“3. Construction of the permanent road would not appear to pass a cost-benefit analysis. The letter states that the access is adequate when, in fact, it does not meet the standards of a permanent all-weather access for maintenance vehicles. Furthermore, it does not matter how many times a station needs maintenance - the CSR clearly states that the access must be provided.”

Four alternatives were listed by Hall.

“The first three, using the existing access, small vehicle access and installing an equipment lift system are all essentially the same alternative which would require using the existing access method, which does not meet the requirements of 10 CSR 20-8. Finally, the fourth and last alternative suggests reducing the flows to the lift station. Since the lift station cannot be eliminated, simply reducing the flows is irrelevant - the lift station would still exist and access for maintenance is necessary.”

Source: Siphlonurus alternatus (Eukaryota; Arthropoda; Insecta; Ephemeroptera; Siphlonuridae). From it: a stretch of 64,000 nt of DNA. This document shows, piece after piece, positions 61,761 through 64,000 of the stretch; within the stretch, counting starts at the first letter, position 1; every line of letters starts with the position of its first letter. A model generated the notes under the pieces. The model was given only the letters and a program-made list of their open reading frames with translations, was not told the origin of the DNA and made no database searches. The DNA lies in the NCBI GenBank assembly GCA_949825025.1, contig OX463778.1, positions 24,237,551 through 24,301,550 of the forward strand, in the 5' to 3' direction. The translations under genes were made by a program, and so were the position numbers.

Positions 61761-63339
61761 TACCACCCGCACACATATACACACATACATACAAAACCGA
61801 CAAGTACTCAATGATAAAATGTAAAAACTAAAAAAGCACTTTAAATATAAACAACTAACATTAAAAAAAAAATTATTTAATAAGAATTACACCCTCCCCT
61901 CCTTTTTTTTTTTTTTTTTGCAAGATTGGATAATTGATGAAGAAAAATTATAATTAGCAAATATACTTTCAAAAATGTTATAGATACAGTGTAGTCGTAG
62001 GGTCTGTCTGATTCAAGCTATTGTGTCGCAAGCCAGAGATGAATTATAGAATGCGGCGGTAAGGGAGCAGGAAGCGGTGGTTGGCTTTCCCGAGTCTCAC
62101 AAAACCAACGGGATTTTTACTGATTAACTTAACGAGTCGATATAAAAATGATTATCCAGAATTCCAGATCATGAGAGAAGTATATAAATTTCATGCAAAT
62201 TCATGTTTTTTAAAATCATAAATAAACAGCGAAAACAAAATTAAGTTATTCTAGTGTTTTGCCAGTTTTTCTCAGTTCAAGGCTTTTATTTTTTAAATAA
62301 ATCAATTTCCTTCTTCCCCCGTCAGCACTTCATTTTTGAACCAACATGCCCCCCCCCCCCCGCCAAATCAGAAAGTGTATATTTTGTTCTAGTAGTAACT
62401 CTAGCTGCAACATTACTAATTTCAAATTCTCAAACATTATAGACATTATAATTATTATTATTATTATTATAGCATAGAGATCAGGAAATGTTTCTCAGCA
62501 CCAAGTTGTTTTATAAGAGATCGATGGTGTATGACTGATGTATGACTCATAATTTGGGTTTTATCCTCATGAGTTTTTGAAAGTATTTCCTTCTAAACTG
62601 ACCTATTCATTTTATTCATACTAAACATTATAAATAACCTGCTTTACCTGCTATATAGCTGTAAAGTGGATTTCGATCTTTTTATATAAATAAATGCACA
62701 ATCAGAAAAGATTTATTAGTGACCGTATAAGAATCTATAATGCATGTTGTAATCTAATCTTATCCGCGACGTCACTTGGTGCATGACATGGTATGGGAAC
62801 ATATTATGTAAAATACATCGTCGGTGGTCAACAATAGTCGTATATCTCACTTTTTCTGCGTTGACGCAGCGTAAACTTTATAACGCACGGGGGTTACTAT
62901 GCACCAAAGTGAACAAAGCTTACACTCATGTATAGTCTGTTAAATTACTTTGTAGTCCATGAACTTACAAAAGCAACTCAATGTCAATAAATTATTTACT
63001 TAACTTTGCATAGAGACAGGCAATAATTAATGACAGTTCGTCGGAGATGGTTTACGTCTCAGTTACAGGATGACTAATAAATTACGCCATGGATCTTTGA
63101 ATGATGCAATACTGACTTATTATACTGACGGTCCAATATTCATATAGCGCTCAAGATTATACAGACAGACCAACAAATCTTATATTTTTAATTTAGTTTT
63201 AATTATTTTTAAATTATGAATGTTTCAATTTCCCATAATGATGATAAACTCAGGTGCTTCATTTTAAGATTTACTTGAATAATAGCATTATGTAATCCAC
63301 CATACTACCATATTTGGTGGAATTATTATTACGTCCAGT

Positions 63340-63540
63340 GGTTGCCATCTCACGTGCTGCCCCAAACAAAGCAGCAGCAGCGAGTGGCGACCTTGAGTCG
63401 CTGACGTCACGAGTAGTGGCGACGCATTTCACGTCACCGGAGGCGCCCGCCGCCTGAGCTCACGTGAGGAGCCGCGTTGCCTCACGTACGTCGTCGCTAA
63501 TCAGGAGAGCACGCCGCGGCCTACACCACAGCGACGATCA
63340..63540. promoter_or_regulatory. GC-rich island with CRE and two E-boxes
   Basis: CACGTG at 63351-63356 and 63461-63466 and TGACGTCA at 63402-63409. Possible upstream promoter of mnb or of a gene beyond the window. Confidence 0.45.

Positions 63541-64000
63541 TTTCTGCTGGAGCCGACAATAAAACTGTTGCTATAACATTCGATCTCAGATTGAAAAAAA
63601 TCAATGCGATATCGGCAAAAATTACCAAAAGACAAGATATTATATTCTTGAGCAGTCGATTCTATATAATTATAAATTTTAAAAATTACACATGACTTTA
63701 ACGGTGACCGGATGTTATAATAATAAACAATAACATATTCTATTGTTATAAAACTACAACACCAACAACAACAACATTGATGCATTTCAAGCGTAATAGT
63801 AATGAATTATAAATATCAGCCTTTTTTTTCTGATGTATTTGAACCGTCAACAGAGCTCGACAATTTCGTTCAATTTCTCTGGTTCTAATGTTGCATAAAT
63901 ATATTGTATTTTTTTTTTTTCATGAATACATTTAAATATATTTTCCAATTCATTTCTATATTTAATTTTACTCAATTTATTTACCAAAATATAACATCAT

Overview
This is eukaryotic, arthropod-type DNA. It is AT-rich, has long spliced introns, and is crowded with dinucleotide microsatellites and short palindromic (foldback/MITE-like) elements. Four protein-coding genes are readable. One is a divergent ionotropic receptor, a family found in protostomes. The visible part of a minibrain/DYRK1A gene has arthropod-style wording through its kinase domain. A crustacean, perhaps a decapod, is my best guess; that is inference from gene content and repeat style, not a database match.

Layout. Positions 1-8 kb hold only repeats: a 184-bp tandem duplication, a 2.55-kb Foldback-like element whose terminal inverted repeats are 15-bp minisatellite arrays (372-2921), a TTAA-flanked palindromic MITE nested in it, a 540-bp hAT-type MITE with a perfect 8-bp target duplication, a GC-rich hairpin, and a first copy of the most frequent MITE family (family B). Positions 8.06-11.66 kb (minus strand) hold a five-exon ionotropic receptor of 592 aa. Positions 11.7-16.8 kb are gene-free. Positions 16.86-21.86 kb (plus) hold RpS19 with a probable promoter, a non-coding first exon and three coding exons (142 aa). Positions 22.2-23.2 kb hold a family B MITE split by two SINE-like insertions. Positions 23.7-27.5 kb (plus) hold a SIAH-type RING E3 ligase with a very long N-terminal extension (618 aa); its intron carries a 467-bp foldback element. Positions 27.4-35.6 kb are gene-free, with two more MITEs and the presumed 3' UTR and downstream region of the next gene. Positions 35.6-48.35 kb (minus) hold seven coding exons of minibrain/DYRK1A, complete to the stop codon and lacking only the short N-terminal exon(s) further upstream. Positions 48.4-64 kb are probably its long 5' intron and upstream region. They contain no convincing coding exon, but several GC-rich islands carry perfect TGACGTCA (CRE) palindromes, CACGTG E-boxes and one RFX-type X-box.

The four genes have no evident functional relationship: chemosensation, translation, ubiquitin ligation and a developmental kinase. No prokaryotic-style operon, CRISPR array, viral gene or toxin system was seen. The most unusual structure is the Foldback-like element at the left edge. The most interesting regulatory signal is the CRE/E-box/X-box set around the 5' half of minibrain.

The reasoning for the city’s decision is this move is necessary as part of the consent judgment with the state.

The board lost a court case with the state in 2008 and the city has to obey the consent agreement, which they feel this is a part of.

According to the court record, the objectives of the 2008 judgment are:

“A. To require Lake Ozark to come into and maintain compliance with the law, which prohibits discharging pollutants except in compliance with the law and this consent decree: and
B. To require Lake Ozark to abide by a schedule to eliminate sanitary sewer overflows (‘SSOs’) from its collection system.”

The consent judgment stated that the city “is ordered to comply with the Missouri Clean Water Law…at all times in the future.”